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  • Print publication year: 2006
  • Online publication date: December 2009

10 - Taboo, censoring and the human brain


Forbidden words are the most emotionally evocative of all language stimuli. Research in psychology, physiology and neurology corroborate that they are processed differently from ordinary language and are subject to more acute recognition and recall. Taboo language has a special place in our neural anatomy. Before reviewing the evidence for these claims, we look back at what has been said about taboo and censoring.

Revisiting taboo, censoring and X-phemism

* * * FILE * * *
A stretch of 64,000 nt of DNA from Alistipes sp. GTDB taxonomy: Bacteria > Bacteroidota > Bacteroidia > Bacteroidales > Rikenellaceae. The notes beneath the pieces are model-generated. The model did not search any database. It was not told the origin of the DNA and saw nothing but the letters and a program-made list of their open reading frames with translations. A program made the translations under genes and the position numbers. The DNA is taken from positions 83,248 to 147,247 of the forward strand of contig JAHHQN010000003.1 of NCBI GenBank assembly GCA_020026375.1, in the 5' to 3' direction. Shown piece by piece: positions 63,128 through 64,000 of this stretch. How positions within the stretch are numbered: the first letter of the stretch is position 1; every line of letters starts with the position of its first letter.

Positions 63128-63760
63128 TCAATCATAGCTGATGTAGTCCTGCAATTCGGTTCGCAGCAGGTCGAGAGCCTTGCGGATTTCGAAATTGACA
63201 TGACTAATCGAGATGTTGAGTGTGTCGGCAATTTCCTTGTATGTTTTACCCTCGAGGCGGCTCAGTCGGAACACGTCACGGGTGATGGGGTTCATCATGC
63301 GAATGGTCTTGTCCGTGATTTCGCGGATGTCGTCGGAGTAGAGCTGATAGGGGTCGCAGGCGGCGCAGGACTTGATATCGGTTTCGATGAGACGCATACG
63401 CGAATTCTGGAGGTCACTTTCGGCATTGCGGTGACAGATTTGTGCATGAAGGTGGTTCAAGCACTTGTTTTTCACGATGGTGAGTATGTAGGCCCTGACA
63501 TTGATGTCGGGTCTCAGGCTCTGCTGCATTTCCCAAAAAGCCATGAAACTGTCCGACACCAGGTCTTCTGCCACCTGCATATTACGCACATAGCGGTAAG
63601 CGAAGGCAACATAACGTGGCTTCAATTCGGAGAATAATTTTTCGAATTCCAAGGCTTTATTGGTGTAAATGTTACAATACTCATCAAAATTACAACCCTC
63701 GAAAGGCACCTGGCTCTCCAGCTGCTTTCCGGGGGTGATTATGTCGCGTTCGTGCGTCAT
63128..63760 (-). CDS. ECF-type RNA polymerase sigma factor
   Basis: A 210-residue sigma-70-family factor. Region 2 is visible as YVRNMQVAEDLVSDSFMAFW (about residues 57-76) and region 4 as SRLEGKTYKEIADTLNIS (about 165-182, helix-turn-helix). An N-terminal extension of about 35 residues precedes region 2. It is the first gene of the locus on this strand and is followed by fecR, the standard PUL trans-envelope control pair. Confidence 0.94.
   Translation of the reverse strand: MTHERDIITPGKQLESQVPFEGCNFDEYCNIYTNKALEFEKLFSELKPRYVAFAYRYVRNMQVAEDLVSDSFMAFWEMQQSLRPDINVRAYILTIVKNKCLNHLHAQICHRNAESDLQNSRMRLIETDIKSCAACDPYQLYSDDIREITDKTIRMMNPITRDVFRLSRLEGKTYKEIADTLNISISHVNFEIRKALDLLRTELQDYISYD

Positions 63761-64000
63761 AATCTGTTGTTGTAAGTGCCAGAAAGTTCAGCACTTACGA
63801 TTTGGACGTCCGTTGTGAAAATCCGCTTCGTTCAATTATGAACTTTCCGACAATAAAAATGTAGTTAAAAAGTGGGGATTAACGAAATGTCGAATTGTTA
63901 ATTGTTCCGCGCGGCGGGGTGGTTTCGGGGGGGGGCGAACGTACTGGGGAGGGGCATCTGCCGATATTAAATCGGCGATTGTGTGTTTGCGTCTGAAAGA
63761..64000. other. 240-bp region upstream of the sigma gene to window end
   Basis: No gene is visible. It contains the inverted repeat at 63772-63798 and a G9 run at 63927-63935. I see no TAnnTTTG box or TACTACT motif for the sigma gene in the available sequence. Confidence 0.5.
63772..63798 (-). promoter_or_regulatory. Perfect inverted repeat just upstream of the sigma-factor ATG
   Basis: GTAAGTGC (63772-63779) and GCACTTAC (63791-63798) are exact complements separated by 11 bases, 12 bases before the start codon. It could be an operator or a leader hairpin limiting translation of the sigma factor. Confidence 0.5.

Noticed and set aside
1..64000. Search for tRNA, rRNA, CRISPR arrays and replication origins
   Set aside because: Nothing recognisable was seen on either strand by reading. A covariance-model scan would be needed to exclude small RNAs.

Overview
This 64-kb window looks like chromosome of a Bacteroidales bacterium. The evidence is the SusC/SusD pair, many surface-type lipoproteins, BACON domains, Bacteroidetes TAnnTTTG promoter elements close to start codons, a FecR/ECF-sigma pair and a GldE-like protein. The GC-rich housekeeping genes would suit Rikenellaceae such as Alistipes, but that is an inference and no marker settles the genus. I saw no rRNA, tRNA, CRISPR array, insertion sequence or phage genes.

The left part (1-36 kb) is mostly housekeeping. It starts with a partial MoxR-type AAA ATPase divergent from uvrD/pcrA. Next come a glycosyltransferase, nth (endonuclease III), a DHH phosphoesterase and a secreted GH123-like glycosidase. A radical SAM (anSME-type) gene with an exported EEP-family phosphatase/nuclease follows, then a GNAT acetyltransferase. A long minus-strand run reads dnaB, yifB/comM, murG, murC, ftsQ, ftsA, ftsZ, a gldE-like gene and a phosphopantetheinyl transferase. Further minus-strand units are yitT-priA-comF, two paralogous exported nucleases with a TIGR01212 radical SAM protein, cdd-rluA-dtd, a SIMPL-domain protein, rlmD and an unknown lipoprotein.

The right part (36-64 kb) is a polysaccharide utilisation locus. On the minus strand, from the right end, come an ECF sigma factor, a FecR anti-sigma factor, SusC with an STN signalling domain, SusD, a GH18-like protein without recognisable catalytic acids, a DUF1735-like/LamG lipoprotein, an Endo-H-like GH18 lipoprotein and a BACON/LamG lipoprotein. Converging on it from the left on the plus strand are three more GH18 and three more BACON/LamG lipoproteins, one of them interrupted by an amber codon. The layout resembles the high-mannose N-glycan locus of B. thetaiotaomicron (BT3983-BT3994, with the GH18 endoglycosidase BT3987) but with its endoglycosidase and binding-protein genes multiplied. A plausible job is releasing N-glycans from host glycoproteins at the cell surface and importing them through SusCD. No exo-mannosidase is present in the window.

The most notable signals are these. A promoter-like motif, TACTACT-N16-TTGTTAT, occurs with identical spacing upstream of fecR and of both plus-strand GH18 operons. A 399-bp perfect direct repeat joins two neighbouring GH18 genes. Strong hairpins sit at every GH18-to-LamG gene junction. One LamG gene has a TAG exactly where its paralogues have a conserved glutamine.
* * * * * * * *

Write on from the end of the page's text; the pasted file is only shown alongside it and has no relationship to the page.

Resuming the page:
The word taboo refers to forbidden behaviour, and tabooed behaviour is subject to censoring. We have discussed constraints on the use of jargon, slang, swearing and insult; censoring the way we talk about people who may be perceived or perceive themselves to be disadvantaged or oppressed; notions about correct and incorrect grammar; taboos on naming and addressing people and dangerous animals; injunctions on speaking about the organs of sex, micturition and defecation, their functions and effluvia; censoring the language for foods, and language dealing with diseases, death and killing. The most serious taboos apply to things thought to be ominous, evil or offensive to supernatural powers; to violate such taboos automatically causes harm (even death) to the violator and perhaps his/her fellows. In this context, euphemism can be quite literally a matter of life or death. However, taboos do not always risk physical or metaphysical injury; Old Polynesia had taboos on bad manners such as readers of this book may experience in their everyday lives – taboos that are merely social sanctions placed on behaviour that is regarded as distasteful or impolite within a certain social context.

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